|Country||Austrian Empire, United States|
|World Champion||1886–1894 (undisputed)|
He was the first undisputed World Chess Champion and held it from 1886 to 1894, unofficially from 1872.
Life & career change
Born a Jew in Bohemia, Steinitz studied mathematics at the Vienna Polytecnic, and won the Vienna chess championship in 1861 with a score of 31/32. After playing in the London 1862 tournament, he stayed in London as a professional player in clubs and coffee houses. He won a series of matches against all the best English and other players living in London. This established him as one of the best player in the world.
Apart from the chess, this match was a landmark in chess organisation. It was the first event to be timed by clocks.p82 The time for each move was recorded by hand. The totals for each player could then be added. This was the first practical step taken to make sure each player had the same total thinking time available. It had always been a problem that some players took much longer than others, unfairly so. Timing also helped to keep the total time for play within bounds. Eventually, special chess clocks were designed, and the idea has spread to other two-person games such as Go.
Steinitz beat Johannes Zukertort in 1872, and again later in 1886. This last match all agree was for the world championship. Zukertort was a brilliant and boastful player, who was also resident in London for many years. Both the men wrote for chess magazines, and there was a good deal of rivalry.
Steinitz did not win a really strong tournament until London 1872, and did not finish above Andersson until Vienna 1873. He came equal first at Vienna 1882, and second (to Zukertort) in London 1883, both top-class events. In general, his tournament play was not so outstanding as his match play. In match play he was the best of his day: he won 24 matches running until Lasker beat him.p396
As a younger man, Steinitz played in the all-out attacking style that was common in the 1860s. Later, he developed a new positional style of play and demonstrated that it was superior to the previous style. His new style was controversial, and some even branded it as 'cowardly'. Some of Steinitz's games showed that it could also set up attacks as ferocious as those of the old school.
Steinitz was argumentative, and was often in disputes with other chess writers. He was a prolific writer in chess magazines, and defended his ideas vigorously. The debate was bitter and sometimes abusive: it became known as the 'Ink War'. By the early 1890s, Steinitz' approach was more widely accepted and the next generation of top players acknowledged their debt to him, especially his successor as world champion, Emanuel Lasker.
Lasker summed up the new style as:
- "In the beginning of the game ignore the search for combinations, abstain from violent moves, aim for small advantages, accumulate them, and only after having attained these ends search for the combination – and then with all the power of will and intellect, because then the combination must exist, however deeply hidden".
United States change
Steinitz left England for the United States in 1886, and became an American citizen in 1888.
He was given an enthusiastic reception, played several exhibitions, many casual games, a match for stakes of £50 with a wealthy amateur, and slightly more serious matches with New World professionals. The match with the Cuban champion Celso Golmayo Zúpide was abandoned when Steinitz was leading (eight wins, one draw, one loss). His hosts even arranged a visit to New Orleans, where Paul Morphy lived.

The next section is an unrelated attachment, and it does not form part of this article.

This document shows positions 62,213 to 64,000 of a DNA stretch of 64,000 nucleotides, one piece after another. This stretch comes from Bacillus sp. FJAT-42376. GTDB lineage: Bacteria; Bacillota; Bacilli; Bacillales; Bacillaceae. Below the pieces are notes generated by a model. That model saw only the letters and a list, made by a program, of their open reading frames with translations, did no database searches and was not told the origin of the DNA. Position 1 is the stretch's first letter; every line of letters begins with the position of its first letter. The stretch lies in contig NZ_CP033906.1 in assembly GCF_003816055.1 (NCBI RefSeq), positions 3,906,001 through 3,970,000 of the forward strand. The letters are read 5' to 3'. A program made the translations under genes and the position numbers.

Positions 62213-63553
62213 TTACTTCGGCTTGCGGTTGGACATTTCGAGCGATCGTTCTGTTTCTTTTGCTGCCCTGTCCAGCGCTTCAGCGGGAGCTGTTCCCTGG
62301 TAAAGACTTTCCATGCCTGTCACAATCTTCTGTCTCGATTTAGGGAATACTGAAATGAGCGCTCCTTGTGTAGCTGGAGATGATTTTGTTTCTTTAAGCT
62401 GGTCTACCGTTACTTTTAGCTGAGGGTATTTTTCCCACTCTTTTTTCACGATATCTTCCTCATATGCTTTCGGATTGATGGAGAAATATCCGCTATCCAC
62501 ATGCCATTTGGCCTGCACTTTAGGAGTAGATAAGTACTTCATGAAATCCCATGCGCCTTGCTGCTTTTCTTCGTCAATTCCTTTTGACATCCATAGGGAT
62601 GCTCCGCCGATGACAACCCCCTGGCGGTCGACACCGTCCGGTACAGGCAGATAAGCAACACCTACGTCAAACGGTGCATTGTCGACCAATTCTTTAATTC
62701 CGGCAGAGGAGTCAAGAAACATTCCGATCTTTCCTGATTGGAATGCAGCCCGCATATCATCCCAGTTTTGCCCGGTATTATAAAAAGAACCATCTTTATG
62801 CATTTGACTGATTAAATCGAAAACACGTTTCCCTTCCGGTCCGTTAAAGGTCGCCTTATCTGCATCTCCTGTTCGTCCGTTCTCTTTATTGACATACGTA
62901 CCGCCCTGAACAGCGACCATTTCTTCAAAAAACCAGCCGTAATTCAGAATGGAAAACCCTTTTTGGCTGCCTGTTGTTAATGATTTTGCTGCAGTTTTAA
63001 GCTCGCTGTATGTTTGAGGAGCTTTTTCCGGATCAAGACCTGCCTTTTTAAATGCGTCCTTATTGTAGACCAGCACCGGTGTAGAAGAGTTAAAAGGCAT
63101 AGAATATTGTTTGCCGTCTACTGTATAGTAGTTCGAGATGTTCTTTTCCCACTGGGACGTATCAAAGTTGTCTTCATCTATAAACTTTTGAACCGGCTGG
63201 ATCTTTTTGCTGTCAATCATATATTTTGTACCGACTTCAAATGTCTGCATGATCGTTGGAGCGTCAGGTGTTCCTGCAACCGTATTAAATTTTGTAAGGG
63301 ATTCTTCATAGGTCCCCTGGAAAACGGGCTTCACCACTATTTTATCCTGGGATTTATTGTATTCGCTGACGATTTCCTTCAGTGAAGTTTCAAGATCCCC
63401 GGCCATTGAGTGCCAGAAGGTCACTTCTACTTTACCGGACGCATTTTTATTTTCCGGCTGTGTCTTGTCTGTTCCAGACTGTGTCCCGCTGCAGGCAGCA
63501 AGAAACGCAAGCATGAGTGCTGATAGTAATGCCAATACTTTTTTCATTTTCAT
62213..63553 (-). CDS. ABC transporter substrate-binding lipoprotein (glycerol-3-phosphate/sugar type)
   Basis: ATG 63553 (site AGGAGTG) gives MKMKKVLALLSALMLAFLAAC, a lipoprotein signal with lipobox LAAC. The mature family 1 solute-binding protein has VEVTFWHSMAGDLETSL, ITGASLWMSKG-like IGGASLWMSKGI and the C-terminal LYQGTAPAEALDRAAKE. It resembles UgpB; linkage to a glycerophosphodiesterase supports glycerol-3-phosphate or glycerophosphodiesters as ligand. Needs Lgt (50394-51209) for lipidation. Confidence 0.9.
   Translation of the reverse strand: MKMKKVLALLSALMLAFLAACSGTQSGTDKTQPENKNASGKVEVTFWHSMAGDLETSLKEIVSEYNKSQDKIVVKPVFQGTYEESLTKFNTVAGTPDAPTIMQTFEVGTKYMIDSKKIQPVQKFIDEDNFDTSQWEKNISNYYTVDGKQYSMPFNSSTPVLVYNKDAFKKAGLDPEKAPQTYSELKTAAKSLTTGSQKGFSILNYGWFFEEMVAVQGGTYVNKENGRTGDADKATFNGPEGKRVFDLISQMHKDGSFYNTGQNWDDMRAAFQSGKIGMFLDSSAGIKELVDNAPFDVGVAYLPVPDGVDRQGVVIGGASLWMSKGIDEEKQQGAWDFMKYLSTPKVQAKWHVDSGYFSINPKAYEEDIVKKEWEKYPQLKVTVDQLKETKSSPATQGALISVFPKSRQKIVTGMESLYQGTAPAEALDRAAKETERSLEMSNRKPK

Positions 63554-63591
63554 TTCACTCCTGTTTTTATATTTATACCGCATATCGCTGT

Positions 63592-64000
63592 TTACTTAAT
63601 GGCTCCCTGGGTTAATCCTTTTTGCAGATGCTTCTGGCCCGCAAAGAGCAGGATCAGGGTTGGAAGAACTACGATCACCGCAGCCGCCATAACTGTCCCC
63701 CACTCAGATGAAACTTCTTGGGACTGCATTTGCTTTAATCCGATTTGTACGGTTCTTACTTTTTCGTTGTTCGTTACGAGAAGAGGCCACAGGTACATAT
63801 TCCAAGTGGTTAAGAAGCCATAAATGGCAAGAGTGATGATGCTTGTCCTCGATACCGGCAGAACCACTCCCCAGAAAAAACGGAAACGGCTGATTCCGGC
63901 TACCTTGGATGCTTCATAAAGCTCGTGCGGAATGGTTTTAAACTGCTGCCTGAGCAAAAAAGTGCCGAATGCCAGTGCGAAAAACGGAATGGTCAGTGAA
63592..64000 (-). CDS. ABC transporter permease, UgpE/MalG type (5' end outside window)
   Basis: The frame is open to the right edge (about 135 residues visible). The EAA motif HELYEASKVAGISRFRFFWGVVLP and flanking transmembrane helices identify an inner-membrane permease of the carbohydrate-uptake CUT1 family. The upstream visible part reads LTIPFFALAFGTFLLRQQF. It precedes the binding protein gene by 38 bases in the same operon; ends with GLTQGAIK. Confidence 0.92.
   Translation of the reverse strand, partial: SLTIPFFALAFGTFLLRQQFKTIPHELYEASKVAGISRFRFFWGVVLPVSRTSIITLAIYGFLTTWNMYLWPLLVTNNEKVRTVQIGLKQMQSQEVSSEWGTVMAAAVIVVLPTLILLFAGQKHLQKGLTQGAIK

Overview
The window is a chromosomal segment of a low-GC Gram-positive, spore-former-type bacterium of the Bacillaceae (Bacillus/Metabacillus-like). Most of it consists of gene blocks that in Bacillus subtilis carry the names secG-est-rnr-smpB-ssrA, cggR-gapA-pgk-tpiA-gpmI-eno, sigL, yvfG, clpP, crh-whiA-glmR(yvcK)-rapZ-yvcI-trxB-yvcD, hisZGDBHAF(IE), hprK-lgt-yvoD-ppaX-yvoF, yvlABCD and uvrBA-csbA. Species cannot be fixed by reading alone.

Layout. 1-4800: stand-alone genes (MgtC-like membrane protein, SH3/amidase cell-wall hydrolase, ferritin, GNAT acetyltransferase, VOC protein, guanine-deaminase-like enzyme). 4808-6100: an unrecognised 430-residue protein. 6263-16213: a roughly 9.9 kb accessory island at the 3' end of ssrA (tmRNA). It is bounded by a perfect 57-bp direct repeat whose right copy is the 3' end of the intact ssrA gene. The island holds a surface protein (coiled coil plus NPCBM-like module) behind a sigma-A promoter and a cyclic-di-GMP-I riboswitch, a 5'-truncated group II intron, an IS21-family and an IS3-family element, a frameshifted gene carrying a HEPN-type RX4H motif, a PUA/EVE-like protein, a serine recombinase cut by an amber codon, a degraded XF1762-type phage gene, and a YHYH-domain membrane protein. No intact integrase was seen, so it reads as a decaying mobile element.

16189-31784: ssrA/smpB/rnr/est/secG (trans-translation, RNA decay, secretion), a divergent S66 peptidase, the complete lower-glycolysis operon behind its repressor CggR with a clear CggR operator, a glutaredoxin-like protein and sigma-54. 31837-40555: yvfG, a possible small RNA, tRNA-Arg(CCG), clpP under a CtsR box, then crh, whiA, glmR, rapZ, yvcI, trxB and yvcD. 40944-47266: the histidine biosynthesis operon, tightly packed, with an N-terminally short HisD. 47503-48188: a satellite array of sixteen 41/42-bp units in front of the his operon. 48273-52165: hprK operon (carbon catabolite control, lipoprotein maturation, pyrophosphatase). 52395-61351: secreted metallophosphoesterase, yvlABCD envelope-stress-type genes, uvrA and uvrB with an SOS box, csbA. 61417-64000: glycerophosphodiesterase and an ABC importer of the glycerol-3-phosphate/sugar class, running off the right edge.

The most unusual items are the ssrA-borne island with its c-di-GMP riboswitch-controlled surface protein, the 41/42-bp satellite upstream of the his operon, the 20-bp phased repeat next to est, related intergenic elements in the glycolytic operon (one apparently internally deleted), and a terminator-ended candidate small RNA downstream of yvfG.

While based in New York he played matches against Zukertort (St Louis 1883), twice against Russia's Mikhail Chigorin (Havana 1889 & 1892), Isidor Gunsberg (New York 1890/91). Finally, there were the two losing matches against Emanuel Lasker, (Philadelphia/New York/Montreal 1894 and Moscow 1896/97). These were all for the world championship. There were also a dozen matches against lesser masters, including four against J.H. Blackburne, the leading English professional.
- "Mr. Steinitz stands high as a theoretician and as a writer; he has a powerful pen, and when he chooses can use expressive English. He evidently strives to be fair to friends and foes alike, but appears sometimes to fail to see that after all he is much like many others in this respect. Possessed of a fine intellect, and extremely fond of the game, he is apt to lose sight of all other considerations, people and business alike. Chess is his very life and soul, the one thing for which he lives".
Steinitz died in poverty, having spent some of his last years in a New York mental institution. His second wife and their two young children survived him, and a fund of $1050 was raised to help them.
- Hooper D. and Whyld K. 1992. The Oxford companion to chess. 2nd ed, Oxford University Press.
- Hooper, David 1981. Wilhelm Steinitz. In Winter E. (ed) World chess champions, Pergamon.
- Winter E. Early uses of 'World chess champion'
- Lasker, Emanuel (1947). "The evolution of the theory of Steinitz". Lasker's Manual of Chess. David McKay. p. 199.
- Landsberger Kurt 2006. William Steinitz: chess champion. McFarland. ISBN 978-0-7864-2846-5.
- Landsberger K. 2002. The Steinitz Papers: letters and documents of the first world chess champion. McFarland. ISBN 0-7864-1193-7
- Pickard, Sid, ed. (1995). Hastings 1895: The centennial edition. Pickard. ISBN 1-886846-01-4.
- Obituary: "William Steinitz dead". New York Times. 14 August 1900. Retrieved 2008-11-19. Also available in 2 parts at "Steinitz Obituary (Part 1 of 2)". Archived from the original on 2012-11-04. Retrieved 2008-11-19. and "Steinitz Obituary (Part 2 of 2)". Archived from the original on 2012-11-04. Retrieved 2008-11-19.